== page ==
HAYWARD (KPIX 5) – A power plant in Hayward has been allowed to come back online following a recent explosion and city officials are not happy about it.

The Russell City Energy Center has been billed as a high-efficiency, low emission, modern natural gas plant and turns eight years old next month.

It has been shut down since an explosion here in May, but now it has the green light to resume operating, despite local concerns.

“We want to make it clear that the City of Hayward adamantly opposes the application by Calpine corporation to restart the Russell City Energy Center Power Plant,” said Mayor Barbara Halliday.

Russell City Energy Center in Hayward. (CBS)

Russell City Energy Center in Hayward. (CBS)

To make her case, the mayor held up a piece of evidence from the night of May 27th.

“Here, if you can see me, is an example,” Halliday said, holding up a piece of debris. “It’s very, very heavy.”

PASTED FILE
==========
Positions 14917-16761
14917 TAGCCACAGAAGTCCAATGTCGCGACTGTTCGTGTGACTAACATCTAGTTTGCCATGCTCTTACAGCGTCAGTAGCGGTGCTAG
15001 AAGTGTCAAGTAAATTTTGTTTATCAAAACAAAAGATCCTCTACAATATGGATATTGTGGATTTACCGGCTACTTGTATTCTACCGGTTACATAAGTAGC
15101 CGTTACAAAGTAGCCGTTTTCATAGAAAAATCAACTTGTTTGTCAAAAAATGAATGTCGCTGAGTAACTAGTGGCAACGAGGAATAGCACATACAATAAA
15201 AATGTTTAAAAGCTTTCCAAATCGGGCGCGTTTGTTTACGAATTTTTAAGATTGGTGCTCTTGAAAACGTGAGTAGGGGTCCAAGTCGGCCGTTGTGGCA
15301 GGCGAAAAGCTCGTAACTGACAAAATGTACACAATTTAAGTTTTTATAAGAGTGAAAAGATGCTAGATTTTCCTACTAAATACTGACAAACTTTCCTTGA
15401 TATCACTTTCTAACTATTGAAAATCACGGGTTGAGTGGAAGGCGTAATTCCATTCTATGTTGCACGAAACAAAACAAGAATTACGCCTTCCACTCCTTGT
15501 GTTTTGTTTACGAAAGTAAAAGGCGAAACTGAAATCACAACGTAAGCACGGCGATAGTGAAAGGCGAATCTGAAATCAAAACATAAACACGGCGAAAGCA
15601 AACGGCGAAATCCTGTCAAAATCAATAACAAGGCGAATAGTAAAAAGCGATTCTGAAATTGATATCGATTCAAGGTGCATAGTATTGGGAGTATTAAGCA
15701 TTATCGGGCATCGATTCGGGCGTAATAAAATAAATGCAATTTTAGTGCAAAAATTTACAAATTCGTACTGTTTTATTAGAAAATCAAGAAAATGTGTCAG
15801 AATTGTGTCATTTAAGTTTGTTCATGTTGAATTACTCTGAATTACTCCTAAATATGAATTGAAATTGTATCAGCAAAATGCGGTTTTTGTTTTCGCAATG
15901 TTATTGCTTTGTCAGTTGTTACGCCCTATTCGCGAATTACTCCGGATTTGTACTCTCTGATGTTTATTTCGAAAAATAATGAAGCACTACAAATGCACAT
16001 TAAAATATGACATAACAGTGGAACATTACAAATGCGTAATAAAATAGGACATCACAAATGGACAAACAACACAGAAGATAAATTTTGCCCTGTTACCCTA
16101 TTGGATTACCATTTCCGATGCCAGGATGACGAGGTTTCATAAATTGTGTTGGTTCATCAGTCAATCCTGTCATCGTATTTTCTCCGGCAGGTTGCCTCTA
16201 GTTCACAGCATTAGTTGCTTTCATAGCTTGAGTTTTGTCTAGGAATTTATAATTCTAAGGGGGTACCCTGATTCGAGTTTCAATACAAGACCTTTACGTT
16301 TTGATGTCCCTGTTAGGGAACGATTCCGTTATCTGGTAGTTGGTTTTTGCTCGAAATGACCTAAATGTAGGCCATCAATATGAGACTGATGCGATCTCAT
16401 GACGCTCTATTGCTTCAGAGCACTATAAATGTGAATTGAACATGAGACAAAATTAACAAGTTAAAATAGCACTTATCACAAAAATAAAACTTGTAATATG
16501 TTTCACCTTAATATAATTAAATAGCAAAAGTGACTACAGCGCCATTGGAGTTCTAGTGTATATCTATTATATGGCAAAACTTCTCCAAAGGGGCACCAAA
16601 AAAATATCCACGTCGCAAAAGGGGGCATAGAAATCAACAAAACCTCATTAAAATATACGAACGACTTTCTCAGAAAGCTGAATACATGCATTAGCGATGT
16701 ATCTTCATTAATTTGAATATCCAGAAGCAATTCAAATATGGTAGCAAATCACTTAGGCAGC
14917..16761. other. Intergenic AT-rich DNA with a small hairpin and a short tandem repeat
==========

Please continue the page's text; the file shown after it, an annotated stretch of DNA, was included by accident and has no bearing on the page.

That was one of the chunks of metal sent flying from the explosion. Several pieces, including one that weighed 51 pounds, were scattered across the city’s water treatment facility nearby.

Another piece, weighing 15 pounds, flew 1,200 feet and crashed through a trailer at the city’s homeless navigation Center.

“If we were to lose a life, which could have happened, we would not be here discussing this,” said Siva Gunda of the California Energy Commission.

The commission acknowledged the incident was serious and deserves more follow up, but they chose to support the plant reopening, because of a threat facing the entire state of California.

“I am prepared to support them, and support moving forward with the proposed order in light of the circumstances on the grid this summer,” said member Karen Douglas.

“We had two outages last year,” Gunda said. “And we have been tight twice this year already.”

With the green light will come more cooperation, or more oversight, by the Hayward Fire Department.

A Calpine representative said the company welcomes that.

“We will be happy to meet with the city and the city fire department to determine how to do that better in the future,” said Calpine’s Barbara McBride.